The first generation HPV vaccine cut cervical cancer rates among women by 87%, British researchers reported.
The study published Wednesday in the journal The Lancet estimates that by mid-2019, there were 450 fewer cases of cervical cancer and 17,200 fewer cases of pre-cancers than expected in the vaccinated population.
Researchers at Kings College London and the British government looked at population-based cancer registry data in the UK between January 2006 and June 2019 for seven groups of women, comparing those who were vaccinated to those who were not.
They were looking at data covering the Cervarix vaccine, which protects against two strains of cancer-causing human papillomavirus or HPV. Newer vaccines sold under the Gardasil brand protect against even more strains of cancer causing viruses.
Of the three groups that were vaccinated, each were vaccinated at different ages. One group was vaccinated at age 12-13, another at 14-16, and another at 16 -18. Those vaccinated at the earliest ages were the most protected, the team reported. Those who got the shot between the ages of 14 and 16 saw an 62% reduced rate, and rates were reduced by 24% among those vaccinated between 16 and 18.
“This study provides the first direct evidence of the impact of the UK HPV vaccination campaign on cervical cancer incidence, showing a large reduction in cervical cancer rates in vaccinated cohorts,” study co-author Dr. Kate Soldan from the UK Health Security Agency said.
“This represents an important step forwards in cervical cancer prevention. We hope that these new results encourage uptake as the success of the vaccination program relies not only on the efficacy of the vaccine but also the proportion of the population vaccinated.”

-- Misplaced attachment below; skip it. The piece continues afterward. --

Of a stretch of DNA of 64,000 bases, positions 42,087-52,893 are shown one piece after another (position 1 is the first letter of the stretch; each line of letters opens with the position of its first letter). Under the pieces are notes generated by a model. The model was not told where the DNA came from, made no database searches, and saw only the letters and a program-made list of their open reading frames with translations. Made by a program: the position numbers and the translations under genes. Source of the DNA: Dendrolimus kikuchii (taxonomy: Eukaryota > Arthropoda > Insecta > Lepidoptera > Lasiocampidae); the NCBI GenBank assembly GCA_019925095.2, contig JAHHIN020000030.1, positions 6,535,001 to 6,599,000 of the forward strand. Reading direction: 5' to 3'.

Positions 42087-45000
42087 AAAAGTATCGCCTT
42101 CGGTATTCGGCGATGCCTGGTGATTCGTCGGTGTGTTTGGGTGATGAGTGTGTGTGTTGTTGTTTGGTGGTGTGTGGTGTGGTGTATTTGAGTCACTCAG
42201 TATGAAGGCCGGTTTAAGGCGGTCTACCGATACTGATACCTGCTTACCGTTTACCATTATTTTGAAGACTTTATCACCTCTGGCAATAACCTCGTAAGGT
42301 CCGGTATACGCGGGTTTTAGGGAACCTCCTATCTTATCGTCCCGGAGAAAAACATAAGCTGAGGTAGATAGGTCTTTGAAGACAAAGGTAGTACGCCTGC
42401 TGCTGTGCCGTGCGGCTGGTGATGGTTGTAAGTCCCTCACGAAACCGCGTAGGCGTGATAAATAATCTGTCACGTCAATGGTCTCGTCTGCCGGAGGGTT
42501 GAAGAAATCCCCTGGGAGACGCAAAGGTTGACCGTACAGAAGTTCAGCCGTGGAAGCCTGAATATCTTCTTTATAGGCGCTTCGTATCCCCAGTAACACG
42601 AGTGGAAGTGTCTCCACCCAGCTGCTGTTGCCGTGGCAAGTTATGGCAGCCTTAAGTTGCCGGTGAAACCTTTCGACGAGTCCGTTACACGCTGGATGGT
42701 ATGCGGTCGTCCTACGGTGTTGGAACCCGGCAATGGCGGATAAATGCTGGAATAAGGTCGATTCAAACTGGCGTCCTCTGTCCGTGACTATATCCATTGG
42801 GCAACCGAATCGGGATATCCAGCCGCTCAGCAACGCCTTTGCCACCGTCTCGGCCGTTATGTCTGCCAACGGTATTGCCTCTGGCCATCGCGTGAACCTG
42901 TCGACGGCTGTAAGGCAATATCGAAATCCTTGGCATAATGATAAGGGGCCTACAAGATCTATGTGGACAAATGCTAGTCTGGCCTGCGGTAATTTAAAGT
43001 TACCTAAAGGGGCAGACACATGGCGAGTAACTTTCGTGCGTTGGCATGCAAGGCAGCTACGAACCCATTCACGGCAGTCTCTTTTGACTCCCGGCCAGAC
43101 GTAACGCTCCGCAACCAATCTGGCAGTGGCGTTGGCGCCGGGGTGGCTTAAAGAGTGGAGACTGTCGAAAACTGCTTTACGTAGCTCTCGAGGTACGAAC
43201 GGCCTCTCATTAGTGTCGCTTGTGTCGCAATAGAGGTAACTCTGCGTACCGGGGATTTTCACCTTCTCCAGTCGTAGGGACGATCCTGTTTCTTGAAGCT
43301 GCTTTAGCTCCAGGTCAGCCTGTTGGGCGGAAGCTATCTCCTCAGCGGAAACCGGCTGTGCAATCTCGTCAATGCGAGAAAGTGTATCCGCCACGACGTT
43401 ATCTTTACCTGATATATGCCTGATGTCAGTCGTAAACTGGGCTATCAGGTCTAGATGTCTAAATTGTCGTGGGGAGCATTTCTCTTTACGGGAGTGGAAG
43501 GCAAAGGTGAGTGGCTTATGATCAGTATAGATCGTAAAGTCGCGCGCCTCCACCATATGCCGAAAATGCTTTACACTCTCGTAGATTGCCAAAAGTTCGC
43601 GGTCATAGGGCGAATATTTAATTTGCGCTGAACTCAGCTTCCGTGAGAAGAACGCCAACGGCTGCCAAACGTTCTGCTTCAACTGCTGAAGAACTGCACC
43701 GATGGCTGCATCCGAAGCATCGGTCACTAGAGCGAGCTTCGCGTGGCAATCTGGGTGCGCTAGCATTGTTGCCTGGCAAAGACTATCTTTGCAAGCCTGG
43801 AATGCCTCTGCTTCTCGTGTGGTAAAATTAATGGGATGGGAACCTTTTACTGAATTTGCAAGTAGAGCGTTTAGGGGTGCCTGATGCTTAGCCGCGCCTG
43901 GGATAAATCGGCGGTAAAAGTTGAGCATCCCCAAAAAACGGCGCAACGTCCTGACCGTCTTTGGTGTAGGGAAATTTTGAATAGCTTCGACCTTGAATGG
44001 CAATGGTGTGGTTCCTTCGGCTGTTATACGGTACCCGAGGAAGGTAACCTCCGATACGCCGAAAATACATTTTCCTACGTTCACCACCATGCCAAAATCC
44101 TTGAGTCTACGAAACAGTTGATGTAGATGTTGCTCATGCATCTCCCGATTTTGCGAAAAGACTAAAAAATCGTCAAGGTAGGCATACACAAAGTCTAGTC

Cervical cancer is rare among young women, so it is still too early to determine the full impact HPV immunizations have on overall cervical cancer rates. The UK also stopped using the HPV vaccine in this study in 2012. Now instead of the Cervarix vaccine, the UK uses the Gardasil vaccine instead.
Last year the World Health Organization launched the Global Strategy to Accelerate the Elimination of Cervical Cancer, the first-ever global commitment to eliminate cancer, setting a target of getting 90% of girls fully vaccinated against HPV by the time they turn 15.
In January, the US Department of Health and Human Services also launched a campaign to increase HPV vaccination rates. The campaign specifically targeted states with some of the lowest HPV vaccination rates, including South Carolina, Texas and Mississippi.
In 2021, the American Academy of Pediatrics found that the HPV vaccination rates are getting better, but fewer than half of young adults in the US have received one or more doses, and the HPV vaccination rate has not yet caught up to the rate of other vaccines. The CDC began recommending the HPV vaccine for girls 11-12 years old in 2006. A 2021 CDC report found that cervical cancer rates in the US have dropped significantly thanks to the HPV vaccine.
HPV is the most common sexually transmitted virus in the US. While it usually resolves on its own, persistent HPV infection puts women at an increased risk for cervical cancer, cancer in the back of the throat and anogenital cancer. HPV also puts men at an increased risk of anal, penile and throat cancer.